U.S. to add steel duties
WARREN – A Warren steel company won a preliminary victory Monday when the U.S. Department of Commerce ordered that temporary duties be added to imported flat-rolled steel products the company alleges are being illegally dumped in the U.S.
Tuesday, the U.S. Department of Commerce announced it has issued a preliminary determination and set duties to level the playing field among Japanese and U.S. producer Thomas Steel Strip in Warren. The ruling will require Japanese companies to begin posting bond or cash deposits equal to the amount of the dumping margins, or approximately 48 percent to 78 percent of the value of the imported goods.
“Dumping” means that foreign companies are selling products in the United States at less than fair value in order to undercut U.S. producers. Often, the foreign companies are subsidized by their governments, making it difficult or impossible for domestic companies to compete.
The investigation, under way since April, originated with a complaint filed March 27 by Thomas Steel Strip on Warren’s west side indicating that imports of diffusion-annealed, nickel-plated flat-rolled steel had caused the company to lose significant business, including a “crippling lost sale” last year that cost the company business in making steel used to manufacture AA alkaline batteries.
Thomas is the only remaining domestic producer of a specialized nickel-plated steel used for alkaline batteries and automobile fuel lines.
Last year, more than $24 million in diffusion-annealed, nickel-plated flat-rolled steel products were imported from Japan, according to the U.S. Commerce Department.
“As a result of the preliminary affirmative determination, Commerce will instruct U.S. Customs and Border Protection to require cash deposits based on these preliminary rates,” a fact sheet issued by the Department of Commerce indicated.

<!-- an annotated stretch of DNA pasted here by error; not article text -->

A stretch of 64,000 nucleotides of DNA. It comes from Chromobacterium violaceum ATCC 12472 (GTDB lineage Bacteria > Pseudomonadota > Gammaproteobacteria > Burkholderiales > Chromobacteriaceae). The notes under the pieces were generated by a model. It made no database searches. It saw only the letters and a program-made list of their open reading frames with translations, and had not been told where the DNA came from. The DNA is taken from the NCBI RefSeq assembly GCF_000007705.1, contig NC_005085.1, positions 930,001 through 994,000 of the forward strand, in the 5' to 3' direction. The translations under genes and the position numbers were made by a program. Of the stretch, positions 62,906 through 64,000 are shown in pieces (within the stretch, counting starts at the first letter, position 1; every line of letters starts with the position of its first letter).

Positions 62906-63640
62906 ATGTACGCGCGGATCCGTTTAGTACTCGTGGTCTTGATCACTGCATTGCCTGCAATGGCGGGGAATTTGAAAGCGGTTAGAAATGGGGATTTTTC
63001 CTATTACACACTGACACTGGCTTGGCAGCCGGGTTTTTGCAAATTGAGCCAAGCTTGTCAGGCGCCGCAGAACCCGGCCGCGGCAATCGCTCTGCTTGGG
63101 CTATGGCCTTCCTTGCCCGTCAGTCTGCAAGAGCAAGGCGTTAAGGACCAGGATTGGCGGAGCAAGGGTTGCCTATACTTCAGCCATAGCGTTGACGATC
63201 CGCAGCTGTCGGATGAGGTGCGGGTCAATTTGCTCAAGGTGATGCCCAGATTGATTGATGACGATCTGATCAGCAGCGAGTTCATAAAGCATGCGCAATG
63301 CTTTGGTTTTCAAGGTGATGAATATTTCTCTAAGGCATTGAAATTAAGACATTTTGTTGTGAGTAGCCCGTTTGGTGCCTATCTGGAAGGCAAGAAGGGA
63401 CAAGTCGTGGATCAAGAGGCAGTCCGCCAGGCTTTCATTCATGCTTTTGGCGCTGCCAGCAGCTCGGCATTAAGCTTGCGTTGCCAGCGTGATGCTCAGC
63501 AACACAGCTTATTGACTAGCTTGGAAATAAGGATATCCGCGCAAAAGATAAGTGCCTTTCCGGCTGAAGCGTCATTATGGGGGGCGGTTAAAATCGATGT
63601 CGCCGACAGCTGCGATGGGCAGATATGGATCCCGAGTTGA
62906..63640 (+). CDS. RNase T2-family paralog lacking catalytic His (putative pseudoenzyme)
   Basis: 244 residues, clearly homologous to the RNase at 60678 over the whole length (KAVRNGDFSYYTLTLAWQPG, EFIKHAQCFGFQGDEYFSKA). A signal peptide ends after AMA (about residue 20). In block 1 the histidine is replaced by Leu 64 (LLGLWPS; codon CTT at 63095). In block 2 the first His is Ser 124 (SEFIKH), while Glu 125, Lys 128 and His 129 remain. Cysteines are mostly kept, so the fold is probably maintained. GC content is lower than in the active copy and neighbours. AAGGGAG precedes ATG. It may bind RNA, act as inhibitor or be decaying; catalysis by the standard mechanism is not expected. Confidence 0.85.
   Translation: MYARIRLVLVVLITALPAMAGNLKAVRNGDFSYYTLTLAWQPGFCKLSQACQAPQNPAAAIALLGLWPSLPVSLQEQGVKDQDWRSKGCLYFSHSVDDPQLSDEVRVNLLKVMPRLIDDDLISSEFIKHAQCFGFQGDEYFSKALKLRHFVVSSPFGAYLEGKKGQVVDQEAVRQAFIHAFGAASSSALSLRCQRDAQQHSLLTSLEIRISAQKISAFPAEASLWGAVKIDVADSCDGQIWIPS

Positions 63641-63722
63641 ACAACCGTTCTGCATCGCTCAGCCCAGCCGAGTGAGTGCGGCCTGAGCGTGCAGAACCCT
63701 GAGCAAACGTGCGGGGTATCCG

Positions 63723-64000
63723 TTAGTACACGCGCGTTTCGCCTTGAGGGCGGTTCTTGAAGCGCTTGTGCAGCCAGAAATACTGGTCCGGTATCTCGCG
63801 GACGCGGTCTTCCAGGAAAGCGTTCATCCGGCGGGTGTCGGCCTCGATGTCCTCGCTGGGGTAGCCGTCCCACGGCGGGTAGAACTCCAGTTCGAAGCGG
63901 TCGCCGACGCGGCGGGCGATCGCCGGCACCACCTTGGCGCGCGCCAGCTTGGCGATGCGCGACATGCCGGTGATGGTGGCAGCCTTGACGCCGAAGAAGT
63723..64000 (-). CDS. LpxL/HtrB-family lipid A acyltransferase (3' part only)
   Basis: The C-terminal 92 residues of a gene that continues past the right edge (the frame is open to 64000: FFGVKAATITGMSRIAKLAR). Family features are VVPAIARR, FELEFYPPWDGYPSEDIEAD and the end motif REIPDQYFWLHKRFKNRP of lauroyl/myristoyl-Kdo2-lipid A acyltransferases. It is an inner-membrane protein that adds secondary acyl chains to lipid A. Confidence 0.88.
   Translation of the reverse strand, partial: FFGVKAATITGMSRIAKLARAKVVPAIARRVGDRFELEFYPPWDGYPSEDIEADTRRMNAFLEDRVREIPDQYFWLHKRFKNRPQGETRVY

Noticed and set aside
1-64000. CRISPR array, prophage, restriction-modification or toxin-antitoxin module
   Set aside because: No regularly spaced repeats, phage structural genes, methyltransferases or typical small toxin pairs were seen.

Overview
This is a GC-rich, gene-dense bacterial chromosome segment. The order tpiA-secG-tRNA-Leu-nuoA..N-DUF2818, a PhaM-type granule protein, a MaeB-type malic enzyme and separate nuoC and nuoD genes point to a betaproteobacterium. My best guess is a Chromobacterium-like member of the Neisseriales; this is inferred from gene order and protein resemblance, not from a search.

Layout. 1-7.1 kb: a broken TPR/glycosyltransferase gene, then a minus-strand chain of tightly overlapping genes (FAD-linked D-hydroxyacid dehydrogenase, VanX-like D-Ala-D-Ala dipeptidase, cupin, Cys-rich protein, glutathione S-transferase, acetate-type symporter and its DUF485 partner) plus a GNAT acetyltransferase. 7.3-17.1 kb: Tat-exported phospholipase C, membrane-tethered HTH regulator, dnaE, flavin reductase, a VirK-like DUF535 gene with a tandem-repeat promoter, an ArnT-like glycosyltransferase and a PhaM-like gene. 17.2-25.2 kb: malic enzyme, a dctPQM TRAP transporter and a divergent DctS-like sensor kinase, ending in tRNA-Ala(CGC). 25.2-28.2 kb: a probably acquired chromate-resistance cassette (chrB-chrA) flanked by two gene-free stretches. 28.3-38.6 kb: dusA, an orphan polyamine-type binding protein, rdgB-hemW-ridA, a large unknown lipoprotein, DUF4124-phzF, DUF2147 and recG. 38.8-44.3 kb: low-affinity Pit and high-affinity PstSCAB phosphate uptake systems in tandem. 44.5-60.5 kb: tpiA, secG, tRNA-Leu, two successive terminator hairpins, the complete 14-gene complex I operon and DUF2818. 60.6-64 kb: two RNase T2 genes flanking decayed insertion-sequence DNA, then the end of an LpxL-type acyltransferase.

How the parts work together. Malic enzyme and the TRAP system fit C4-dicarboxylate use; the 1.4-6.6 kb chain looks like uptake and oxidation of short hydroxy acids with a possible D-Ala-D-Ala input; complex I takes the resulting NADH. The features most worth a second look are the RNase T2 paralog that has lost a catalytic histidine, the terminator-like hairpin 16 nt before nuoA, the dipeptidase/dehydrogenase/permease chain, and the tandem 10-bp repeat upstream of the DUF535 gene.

The bond and / or deposits will be maintained until the U.S. Department of Commerce and the U.S. International Trade Commission makes its final rulings, expected in the spring of next year. If those final rulings determine there was material injury to a U.S. industry and that it was caused by the unfair dumping of Japanese imports, the duties will remain or could be adjusted, U.S. Department of Commerce spokesman Tim Truman explained.
If investigators determine there was no material injury or illegal dumping, the deposits will be returned to the Japanese companies and trade will continue duty-free.
For now, bond or deposits are required to cover the dumping margins of about 78 percent for producer Nippon Steel and Sumitomo Metal Corp., and about 48 percent for Japanese producer Toyo Kohan Co. Ltd. and all others.
U.S. Senator Sherrod Brown, D-Ohio, expressed his satisfaction Tuesday with the preliminary ruling.
“This is good news for Thomas Steel and Mahoning Valley workers,” Brown said. “This preliminary Commerce Department decision is an important step towards defending Ohio based companies from countries like Japan that use unfair and illegal trade practices.
”Trade enforcement is vital if we are going to make products and create jobs in the Valley, Ohio, and United States,” he said.
In its initial 66-page federal petition, Thomas Steel Strip and its Washington attorneys produced evidence including ships’ manifests, market intelligence and other research to accuse Japan of undercutting its shipments to customers. The company asked investigators to impose anti-dumping duties on Japanese imports of the specialty nickel-plated steel.
In the federal documents, Thomas Steel Strip argued that lost market share to Japanese producers suppressing domestic producer prices has led to company operations falling from profits in 2010 to losses in 2012. Specific figures were not released publicly.
A company official in Warren referred questions to an overseas spokesman, who didn’t immediately respond to a message seeking comment.
The specialty steel, known as diffusion-annealed, nickel-plated flat-rolled steel, is widely used in the manufacture of battery cans and end-caps for alkaline and lithium batteries. These products also may be used in applications such as automotive fuel lines, exhaust pipes, mufflers, magnetic inner shields for computers, and appliances.